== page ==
Building A Map For The Insane Public Transit Of Bangladesh

Dhaka’s buses are often unmarked, and very people know where they go. A new project is sending riders on them with GPS devices in the hopes of making the city’s first transit map.

Imagine a city of 18 million people, a place with few road markings and little signage, and a shambles of rickshaws, motorbikes, trucks, buses, and cars. Now imagine trying to take public transit without a map, and not knowing which company’s services go where. Many of us get pissed off getting around town, but Dhaka–Bangladesh’s capital–surely takes a gong for urban inconvenience.


To do something about it, a Boston-based group of technologists has come up with a plan: Ask locals what might improve their city (normally, nobody asks), and develop a map that helps people get around (even long-time residents don’t know all the routes, they point out). By improving the bus experience, they hope to encourage ridership, and mitigate a growing trend toward private vehicle ownership. Like many developing-world cities, Dhaka is being choked by its own economic success.

Last year, the group (called Urban Launchpad) traveled to Dhaka and teamed up with a local advocacy group, named Kewkradong. Together, they sent out a “flock” of eight volunteers, who used a bespoke smartphone “bus tracker and survey app” to record routes, detail conditions, and ask passengers for their opinions. In a week, they managed to ride a total of 270 buses on two lines, interviewing 1,000 people. They now want to expand the project to the whole city, and are asking for help on Kickstarter. The plan is to print 1,000 maps to start with, and then move on to other aspects of the bus system.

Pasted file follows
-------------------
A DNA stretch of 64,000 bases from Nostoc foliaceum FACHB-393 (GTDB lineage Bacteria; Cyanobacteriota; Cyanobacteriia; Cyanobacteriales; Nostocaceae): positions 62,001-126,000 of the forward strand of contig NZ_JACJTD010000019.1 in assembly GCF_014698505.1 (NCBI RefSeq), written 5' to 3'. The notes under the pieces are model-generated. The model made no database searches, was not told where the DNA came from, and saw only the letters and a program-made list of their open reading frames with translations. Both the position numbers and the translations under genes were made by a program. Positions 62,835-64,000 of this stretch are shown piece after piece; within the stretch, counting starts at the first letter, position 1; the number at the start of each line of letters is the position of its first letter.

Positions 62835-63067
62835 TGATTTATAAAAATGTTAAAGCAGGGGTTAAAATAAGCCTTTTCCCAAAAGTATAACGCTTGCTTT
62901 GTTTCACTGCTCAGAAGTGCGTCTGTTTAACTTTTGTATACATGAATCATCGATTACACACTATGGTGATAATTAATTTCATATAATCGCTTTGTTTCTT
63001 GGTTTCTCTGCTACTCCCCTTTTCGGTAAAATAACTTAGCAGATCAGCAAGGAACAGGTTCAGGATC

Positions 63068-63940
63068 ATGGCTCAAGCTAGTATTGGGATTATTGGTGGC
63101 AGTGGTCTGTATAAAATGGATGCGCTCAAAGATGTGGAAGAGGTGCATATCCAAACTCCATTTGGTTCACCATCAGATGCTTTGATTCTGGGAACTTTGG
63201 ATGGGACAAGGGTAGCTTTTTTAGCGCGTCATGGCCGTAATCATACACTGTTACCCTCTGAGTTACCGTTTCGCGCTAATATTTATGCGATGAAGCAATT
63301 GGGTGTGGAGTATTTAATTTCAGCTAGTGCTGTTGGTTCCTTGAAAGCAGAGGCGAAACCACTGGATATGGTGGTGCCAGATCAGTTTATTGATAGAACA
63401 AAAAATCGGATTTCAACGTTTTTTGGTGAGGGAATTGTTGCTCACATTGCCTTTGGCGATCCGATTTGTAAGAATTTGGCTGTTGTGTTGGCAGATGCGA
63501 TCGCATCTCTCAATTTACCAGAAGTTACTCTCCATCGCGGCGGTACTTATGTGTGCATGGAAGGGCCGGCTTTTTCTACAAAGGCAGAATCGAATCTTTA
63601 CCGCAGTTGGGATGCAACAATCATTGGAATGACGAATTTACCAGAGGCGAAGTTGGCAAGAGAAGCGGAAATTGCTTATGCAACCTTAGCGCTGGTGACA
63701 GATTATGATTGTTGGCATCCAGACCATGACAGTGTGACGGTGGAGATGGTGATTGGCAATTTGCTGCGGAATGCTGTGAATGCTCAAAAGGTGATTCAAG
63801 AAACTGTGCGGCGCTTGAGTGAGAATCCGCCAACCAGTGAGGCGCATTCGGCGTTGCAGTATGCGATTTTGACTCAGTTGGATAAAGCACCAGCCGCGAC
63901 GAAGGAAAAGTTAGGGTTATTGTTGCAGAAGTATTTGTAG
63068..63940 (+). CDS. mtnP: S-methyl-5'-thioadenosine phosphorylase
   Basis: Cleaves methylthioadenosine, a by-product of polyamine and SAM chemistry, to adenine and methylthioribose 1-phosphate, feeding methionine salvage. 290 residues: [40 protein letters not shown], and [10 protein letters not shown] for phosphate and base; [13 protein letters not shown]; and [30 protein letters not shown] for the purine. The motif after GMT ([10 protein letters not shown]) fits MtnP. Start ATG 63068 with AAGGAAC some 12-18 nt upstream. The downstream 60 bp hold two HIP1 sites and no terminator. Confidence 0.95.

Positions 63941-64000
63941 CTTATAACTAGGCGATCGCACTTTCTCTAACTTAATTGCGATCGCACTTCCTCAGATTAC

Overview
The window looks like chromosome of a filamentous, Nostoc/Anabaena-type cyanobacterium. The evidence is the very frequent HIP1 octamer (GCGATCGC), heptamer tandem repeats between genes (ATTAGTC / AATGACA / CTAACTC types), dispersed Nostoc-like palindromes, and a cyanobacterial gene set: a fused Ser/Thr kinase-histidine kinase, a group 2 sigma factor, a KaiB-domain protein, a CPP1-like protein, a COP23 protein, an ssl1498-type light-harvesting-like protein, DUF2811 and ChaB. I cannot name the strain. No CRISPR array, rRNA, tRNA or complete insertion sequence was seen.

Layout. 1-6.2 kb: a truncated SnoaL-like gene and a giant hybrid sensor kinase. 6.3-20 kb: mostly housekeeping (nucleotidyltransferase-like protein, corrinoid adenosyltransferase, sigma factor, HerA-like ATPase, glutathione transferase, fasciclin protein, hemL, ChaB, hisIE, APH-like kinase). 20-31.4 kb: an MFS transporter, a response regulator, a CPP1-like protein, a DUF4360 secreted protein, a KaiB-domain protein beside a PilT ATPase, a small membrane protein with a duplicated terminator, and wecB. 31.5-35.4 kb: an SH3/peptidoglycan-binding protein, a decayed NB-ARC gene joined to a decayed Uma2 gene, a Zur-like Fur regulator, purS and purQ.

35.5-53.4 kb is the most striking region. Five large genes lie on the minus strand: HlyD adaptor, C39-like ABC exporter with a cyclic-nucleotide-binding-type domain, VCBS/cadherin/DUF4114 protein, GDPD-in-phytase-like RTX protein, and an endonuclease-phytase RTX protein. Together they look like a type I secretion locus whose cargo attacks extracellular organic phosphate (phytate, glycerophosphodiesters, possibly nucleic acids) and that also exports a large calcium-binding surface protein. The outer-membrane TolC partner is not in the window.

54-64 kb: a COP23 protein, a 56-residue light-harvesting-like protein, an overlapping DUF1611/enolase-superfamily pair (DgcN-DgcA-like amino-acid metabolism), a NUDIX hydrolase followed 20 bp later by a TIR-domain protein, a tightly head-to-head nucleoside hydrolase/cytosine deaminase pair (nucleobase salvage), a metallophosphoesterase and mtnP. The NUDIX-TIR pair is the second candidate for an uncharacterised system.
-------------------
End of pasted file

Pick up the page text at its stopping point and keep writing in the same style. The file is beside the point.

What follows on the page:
“One of the toughest parts of navigating the bus system is simply knowing which bus to take,” says Stephen Kennedy, one member of Urban Launchpad.

“Near the Kazipara Bus Stand in the Mirpur neighborhood, we counted nearly 180 buses crossing through one intersection over a 20-minute period. It’s one thing if you can read Bengali and pick out the right bus, but even locals can find this difficult, as many of the buses aren’t even properly marked with route identification. This is why we want to include actual images of buses on the reverse side of the maps, coded to key routes for specific neighborhoods.”

“The funding we’re raising through Kickstarter will primarily be used for the production and distribution of the maps. It will also provide some operational support for the organization during our next phase of data collection, including seeding low-cost smartphone trackers with data plans to our flock,” says Kennedy.

As well as distributing hand-sized maps, the team also hopes to print the design in large format and develop an “info-structure” including bus-stop signage, bus markings, and live bus trackers. By surveying riders, they’ll also investigate SMS-based ticketing, mobile Wi-Fi hot-spots, and traffic alerts.

About the author

Ben Schiller is a New York staff writer for Fast Company. Previously, he edited a European management magazine and was a reporter in San Francisco, Prague, and Brussels.